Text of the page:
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019 // What to Do When You’re Too Busy for Research

Image with text. Text reads: Ideas from Dawan for people who think and solve like a designer.

“We don’t have time for research.” When we whisper, shout, type, or think these words, we secretly worship the myth that good research is separate from solving and acting. Good research helps us find more meaningful problems, build solutions quickly, and ensure they survive being launched into the world. And still we resist. When we get down on our knees and invoke the no-time myth and deity, we have options.

Option 1 — Fail

We can skip our research and hope we get lucky. This means we’re hoping that how we understand the problem matches how people are really experiencing it. We’re guessing about the context and hoping that our biased interpretations of it are good enough.

Hoping for luck means we’ll be building in our default ideas about what works without checking what might work well for the people we serve as they face this challenge. Not only are we hoping for each of these and more, we’re hoping that every dice roll we are counting on comes up in our favor. This form of hope is just a way of accepting failure with a plan to blame bad luck. (Reminder: there’s a reason the casino’s house is bigger than yours.)

Option 2 — Scope Down Your Challenge

Is there a smaller version of the challenge you face that will deliver most of the outcomes you seek? Scoping down a challenge can help us create space for good research. Thinking about the outcomes that matter most is a good way to reframe our challenge around those outcomes.
We end up with a smaller space to explore as we learn things about the problem, people, and context.

Option 3 — Divide It Up

There are two ways to use a divide-and-conquer approach. Dividing up the research is the obvious one. Everyone who pitches in needs to have a sense of how their contribution fits in. We also need to organize a shared place to put what we’re learning. Dividing up the challenge is the other way.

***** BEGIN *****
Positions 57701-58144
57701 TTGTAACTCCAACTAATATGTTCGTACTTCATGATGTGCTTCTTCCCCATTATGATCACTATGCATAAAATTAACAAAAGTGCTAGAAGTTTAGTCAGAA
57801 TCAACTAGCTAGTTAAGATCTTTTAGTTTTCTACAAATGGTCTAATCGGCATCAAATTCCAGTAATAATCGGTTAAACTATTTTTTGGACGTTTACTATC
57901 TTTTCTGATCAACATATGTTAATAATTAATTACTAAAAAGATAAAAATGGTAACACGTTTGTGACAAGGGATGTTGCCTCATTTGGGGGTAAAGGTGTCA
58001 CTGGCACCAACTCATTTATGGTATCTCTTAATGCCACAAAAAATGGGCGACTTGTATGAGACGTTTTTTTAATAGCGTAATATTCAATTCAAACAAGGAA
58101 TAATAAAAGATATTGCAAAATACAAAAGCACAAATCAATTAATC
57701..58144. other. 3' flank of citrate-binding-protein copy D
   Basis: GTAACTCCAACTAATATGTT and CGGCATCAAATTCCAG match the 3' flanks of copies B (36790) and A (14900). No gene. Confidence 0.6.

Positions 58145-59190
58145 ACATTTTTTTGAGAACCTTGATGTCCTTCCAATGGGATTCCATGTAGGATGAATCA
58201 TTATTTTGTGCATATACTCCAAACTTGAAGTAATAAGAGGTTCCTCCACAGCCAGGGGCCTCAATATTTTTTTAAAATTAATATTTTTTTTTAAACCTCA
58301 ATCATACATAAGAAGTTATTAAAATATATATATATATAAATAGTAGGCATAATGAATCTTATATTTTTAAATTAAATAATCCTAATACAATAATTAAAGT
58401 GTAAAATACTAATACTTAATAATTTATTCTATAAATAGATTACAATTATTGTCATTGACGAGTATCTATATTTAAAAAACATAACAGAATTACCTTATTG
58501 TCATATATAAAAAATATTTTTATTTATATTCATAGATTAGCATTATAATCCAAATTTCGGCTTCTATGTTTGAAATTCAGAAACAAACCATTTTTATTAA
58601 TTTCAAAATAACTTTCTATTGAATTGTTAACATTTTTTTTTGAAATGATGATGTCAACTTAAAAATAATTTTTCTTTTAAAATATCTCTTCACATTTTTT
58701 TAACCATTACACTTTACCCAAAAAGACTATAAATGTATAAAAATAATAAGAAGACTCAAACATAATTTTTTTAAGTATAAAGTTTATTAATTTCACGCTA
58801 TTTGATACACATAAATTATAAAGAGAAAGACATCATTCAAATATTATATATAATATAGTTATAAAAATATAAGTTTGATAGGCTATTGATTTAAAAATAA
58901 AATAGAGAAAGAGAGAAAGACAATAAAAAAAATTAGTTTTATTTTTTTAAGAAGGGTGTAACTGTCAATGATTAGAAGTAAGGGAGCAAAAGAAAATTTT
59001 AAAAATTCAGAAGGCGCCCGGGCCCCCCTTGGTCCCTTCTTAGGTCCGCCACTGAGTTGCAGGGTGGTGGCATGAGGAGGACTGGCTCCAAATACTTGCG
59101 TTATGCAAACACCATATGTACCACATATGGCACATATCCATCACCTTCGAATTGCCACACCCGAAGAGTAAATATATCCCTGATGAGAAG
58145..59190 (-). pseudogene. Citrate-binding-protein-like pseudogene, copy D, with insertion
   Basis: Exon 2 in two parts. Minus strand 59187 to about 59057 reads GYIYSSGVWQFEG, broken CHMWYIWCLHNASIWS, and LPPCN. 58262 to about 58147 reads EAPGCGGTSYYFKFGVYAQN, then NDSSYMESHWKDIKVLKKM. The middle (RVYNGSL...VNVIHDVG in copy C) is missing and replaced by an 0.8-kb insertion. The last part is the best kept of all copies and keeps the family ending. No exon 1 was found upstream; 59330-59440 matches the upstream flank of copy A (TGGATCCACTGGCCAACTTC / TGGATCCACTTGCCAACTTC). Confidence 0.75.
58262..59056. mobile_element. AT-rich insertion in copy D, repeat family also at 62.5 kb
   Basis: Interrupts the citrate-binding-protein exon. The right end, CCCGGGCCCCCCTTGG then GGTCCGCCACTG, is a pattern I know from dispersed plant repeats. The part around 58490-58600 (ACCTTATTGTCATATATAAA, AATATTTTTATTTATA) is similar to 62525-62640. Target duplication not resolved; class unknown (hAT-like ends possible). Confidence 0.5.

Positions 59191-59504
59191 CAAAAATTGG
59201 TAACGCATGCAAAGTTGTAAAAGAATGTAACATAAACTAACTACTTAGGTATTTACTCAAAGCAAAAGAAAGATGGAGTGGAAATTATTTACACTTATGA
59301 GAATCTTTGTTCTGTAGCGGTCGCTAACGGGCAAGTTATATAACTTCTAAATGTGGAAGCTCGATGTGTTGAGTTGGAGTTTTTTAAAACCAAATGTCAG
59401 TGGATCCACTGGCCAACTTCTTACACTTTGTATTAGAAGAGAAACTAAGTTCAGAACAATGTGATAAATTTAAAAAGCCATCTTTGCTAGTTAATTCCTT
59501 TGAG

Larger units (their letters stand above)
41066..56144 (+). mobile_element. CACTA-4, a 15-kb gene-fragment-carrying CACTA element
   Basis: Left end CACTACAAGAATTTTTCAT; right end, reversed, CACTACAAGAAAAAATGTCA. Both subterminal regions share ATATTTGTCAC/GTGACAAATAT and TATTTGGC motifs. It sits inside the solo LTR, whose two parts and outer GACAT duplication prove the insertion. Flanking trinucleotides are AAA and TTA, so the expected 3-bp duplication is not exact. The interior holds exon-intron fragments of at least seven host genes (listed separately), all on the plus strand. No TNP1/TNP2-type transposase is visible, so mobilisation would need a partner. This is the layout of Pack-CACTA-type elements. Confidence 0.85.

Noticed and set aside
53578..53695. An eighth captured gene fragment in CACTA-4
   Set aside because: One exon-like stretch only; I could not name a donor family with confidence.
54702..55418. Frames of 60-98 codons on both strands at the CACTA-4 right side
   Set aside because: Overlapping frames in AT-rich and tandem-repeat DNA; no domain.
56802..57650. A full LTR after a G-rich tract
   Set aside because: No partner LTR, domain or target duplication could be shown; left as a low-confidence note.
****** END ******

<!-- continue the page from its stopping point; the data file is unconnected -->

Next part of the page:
Unlike scoping down, we’re still tackling the whole challenge. We’re just breaking it down into parts, identifying which parts matter most, and researching those first. As we tick off parts of our challenge research, we use what we’re learning to update and revise the parts we have yet to explore.

Option 4 — Recycle

What research can you reuse or borrow? Few challenges are so unique and novel that there isn’t a little research already out there that we can build on. If your challenge is helping people search for vaccination locations, you might learn a great deal from research about how people find and choose urgent care providers. Look for research on analogous problems in adjacent industries.

Option 5 — Outsource

Another way around the no-tme myth is to bring on a researcher. Of course, now, we’re going to encounter the no-money myth: “Wait, we don’t have room in our budget for a researcher.” We can work around the no-money myth by making a quick list of everything that must be true for the project to succeed. Everything on that list that isn’t backed up by evidence is an assumption. Which assumptions, if wrong, would cost us the most money? Now we have a way of comparing research cost with the cost of not doing research. We can ask, “Is it worth investing X in research to save Y down the road?”

Option 6 — Stop

We can just stop. When we are unable to reduce our uncertainty enough about the problem we’re solving and how people experience it, stopping is a good business choice. Stop and look for a different challenge that aligns better with what we already know or where research is easy and inexpensive for us.

To make a good argument for stopping, play the assumption cost game in Option 5 and note all the negative impacts of incorrect assumptions. Stopping may start to look very appealing after revealing probable lost time, damaged reputation, litigation, customer dissatisfaction, team burnout, reduced market share, etc.

Best Choice: Do The Work

When none of the options work for us, we have to face down the work. The upside is that considering each option above gives us a much better idea of what’s at stake with this project and the value of doing our research well. Thinking through or sketching out the options also prepares us for the conversations about time and resources.

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